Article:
Direct Editing of a Raster Using The Semi-Automatic Classification Plugin

This tutorial describes the SCP tool Edit raster that allows for the direct editing of pixel values in a raster. Direct editing is very convenient in case of large rasters, reducing the computational time and easing the process of updating a raster such as land cover classification.
In this tutorial we are going to edit a very large raster, which is the Corine Land Cover referred to year 2006 (but it is available also for 1990, 2000 and 2012). This raster is produced by the European Environment Agency (EEA), and covers the whole European Countries with a spatial resolution of 100m and a very detailed classification system. For more information read this page .

Following the video of this tutorial.


1. Edit Raster Using ROI Polygons

First, download the raster data from this link Corine Land Cover 2006 (Version 17) provided for free by the EEA .
After the download of the Corine Land Cover, extract the archive and load the file g100_06.tif in QGIS. The complete list of raster values corresponding to each land cover class is included in the file clc_legend.xls, which was downloaded along with the raster. For instance, value 1 corresponds to class Continuous urban fabric, value 2 corresponds to class Discontinuous urban fabric, value 23 corresponds to class Broad-leaved forest. We are going to update the classification by photo-interpretation and manual editing.
We can use a Sentinel-2 image acquired in 2016 (provided by the Copernicus Scientific Data Hub) for updating the land cover classification. See Data Download for the details about Sentinel-2 download. Of course, other plugins such as QuickMapServices or OpenStreetMap) can be used for displaying high resolution images.
Now open the tab Band set (for further instructions see Create the Band Set) and set the raster Corine Land Cover as the only input band. This is required for the creation of ROI polygons.

Band set creation
Also, we need to set the raster Corine Land Cover as input for the raster editing. Open the tab edit_raster Edit raster, and set the input raster in Select the input raster input_list (click the button reload for reloading the layer list).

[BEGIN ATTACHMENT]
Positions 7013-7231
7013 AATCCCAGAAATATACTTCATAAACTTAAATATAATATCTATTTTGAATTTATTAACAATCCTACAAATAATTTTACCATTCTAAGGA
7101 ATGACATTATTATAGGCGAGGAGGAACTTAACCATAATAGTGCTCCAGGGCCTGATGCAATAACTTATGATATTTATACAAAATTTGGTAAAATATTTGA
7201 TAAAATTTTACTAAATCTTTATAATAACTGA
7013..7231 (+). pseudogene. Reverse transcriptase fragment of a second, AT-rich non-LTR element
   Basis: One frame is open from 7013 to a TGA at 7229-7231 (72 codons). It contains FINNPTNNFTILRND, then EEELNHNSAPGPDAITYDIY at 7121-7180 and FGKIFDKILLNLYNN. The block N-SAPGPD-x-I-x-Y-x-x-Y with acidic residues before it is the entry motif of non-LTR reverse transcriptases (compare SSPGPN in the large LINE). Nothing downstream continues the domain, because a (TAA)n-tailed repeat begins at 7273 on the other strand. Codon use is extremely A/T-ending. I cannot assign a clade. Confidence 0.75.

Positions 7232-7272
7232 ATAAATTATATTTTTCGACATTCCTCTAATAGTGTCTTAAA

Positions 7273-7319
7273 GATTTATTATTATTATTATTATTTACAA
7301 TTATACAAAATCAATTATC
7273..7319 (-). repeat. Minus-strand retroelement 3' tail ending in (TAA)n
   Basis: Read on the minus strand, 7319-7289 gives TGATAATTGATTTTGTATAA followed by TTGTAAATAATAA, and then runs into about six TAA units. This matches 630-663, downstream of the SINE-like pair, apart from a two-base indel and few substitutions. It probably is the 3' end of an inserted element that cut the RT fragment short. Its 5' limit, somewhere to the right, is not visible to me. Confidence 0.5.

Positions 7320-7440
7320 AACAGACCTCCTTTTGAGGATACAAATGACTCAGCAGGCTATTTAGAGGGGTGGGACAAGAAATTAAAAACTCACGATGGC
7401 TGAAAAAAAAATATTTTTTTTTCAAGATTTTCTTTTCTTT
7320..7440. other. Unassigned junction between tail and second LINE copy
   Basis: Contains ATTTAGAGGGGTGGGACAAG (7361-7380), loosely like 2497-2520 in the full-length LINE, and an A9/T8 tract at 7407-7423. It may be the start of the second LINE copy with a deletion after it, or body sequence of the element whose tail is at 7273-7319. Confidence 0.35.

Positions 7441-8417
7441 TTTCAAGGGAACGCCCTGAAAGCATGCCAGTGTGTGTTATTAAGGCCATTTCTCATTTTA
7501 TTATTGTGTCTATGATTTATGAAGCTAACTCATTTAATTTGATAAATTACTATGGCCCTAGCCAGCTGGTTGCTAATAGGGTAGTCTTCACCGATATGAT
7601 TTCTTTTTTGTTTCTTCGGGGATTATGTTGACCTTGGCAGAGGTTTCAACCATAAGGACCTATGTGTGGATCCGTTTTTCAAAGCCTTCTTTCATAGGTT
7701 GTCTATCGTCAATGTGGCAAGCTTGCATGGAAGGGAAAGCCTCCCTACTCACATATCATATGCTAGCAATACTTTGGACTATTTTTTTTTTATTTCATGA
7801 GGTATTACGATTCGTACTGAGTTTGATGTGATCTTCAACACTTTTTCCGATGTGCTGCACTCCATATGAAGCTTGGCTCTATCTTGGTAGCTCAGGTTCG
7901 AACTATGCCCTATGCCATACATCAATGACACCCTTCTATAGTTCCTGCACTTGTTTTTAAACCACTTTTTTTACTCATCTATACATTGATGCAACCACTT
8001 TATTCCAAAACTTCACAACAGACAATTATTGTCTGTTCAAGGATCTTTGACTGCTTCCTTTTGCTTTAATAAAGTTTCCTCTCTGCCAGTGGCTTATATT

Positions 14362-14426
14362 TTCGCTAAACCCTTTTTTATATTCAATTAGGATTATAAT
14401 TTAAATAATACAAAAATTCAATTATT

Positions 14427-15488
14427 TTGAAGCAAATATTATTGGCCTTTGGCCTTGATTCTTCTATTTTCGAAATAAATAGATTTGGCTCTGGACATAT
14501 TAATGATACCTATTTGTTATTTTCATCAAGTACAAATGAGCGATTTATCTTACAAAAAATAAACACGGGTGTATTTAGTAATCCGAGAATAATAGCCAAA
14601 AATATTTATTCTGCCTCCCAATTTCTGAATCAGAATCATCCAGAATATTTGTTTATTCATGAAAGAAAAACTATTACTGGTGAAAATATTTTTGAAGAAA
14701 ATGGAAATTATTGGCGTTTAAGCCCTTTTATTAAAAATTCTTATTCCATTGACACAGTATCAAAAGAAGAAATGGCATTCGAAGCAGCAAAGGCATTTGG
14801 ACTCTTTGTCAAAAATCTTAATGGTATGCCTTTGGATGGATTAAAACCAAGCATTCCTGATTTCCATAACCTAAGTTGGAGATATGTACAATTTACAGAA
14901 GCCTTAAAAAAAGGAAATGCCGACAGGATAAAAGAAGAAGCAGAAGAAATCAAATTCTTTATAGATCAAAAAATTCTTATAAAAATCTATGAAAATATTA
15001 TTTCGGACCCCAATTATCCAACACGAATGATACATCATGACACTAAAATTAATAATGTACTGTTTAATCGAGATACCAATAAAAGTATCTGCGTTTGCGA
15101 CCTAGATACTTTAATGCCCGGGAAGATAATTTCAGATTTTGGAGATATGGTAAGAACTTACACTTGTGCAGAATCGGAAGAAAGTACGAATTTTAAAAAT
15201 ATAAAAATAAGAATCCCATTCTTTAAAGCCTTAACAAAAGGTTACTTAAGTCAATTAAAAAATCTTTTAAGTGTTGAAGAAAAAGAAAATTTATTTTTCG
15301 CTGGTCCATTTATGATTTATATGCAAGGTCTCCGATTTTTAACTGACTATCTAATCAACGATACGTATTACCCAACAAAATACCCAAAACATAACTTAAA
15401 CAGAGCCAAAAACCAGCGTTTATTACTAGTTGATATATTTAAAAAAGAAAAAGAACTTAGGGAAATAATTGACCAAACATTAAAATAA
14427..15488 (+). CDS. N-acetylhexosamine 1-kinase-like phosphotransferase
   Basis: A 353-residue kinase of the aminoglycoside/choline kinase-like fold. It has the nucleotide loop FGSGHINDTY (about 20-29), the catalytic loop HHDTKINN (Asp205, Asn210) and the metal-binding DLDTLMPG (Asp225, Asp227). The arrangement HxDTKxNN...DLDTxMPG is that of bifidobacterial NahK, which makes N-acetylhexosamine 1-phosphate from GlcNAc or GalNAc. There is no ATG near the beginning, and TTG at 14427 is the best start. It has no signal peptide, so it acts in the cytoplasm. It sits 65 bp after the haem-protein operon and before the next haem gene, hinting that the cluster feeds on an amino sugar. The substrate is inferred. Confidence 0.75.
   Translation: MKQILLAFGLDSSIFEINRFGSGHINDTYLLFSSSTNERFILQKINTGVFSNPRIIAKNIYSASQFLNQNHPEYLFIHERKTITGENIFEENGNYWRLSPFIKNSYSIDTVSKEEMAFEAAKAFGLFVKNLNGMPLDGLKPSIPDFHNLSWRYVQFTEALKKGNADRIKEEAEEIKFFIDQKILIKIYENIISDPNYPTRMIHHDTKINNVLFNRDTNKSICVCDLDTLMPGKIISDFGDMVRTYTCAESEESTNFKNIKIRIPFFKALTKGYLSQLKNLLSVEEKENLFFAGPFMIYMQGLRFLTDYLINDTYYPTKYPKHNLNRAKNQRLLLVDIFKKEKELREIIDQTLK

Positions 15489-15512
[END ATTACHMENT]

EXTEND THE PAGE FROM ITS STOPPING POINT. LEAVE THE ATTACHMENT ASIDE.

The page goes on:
Edit raster input

After loading a recent image in QGIS, zoom to an area where land cover changes occurred, and draw a temporary ROI (for further instructions see Create the ROIs).

Temporary ROI polygon

Now open the SCP Edit Toolbar, which is designed for the manual editing of rasters. There are three input_number values that can be modified according to the value that we want to apply to the raster. Click the button enter beside each of these values, and the raster is updated using the selected constant value for all the pixels intersecting the temporary ROI.
Attention: the input raster is directly edited; it is recommended to create a backup copy of the input raster before using this tool in order to prevent data loss.
Also, the button undo_edit_raster can undo the most recent editing.

Raster updated with the new value

Considering that we are editing a very large raster, the new value is applied almost instantaneously. We can repeat the ROI creation and update the raster values of other areas.
To ease the editing process, we can use conditional expressions with the structure where(condition, true, false). In the Edit raster, check the checkbox checkbox Use expression and enter a conditional expression.
The variable name raster is used for the input raster. For instance, the expression where(raster == 1, 2, raster) will change only the pixels of class 1 intersecting the temporary ROI, while other pixels will be unchanged. Of course we can change the expression according to our needs, always using the variable name raster. For instance the expression where(raster == 2, 1, where(raster == 20, 21, raster)) will change values to 1 for pixel values equal to 2, or change the value to 21 for pixel values equal to 20. If the expression text is green, then the structure of the expression is correct.

Edit with expression

2. Edit Raster Using a Vector file

We can use a vector file in order to change raster values for all the polygons at once. It is possible to select a vector field containing the new values that will be applied to the raster.
Add a vector file to the QGIS project (for instance download this shapefile ). Open the tab edit_raster Edit raster, check the checkbox checkbox Edit values using a vector and select the vector layer (click the button reload for reloading the layer list). Also, check the checkbox checkbox Use the value field of the vector and select the attribute field containing the values to be applied to the raster (in this example the field Class).

Vector input

Now click the button run and all the changes will be applied to the raster according to polygon values.
Attention: the input raster is directly edited; it is recommended to create a backup copy of the input raster before using this tool in order to prevent data loss.
This method is very rapid, especially if vector polygons have a small area (the larger are the polygons, the longer is the process).

For any comment or question, join the Facebook group and the Google+ Community about the Semi-Automatic Classification Plugin.

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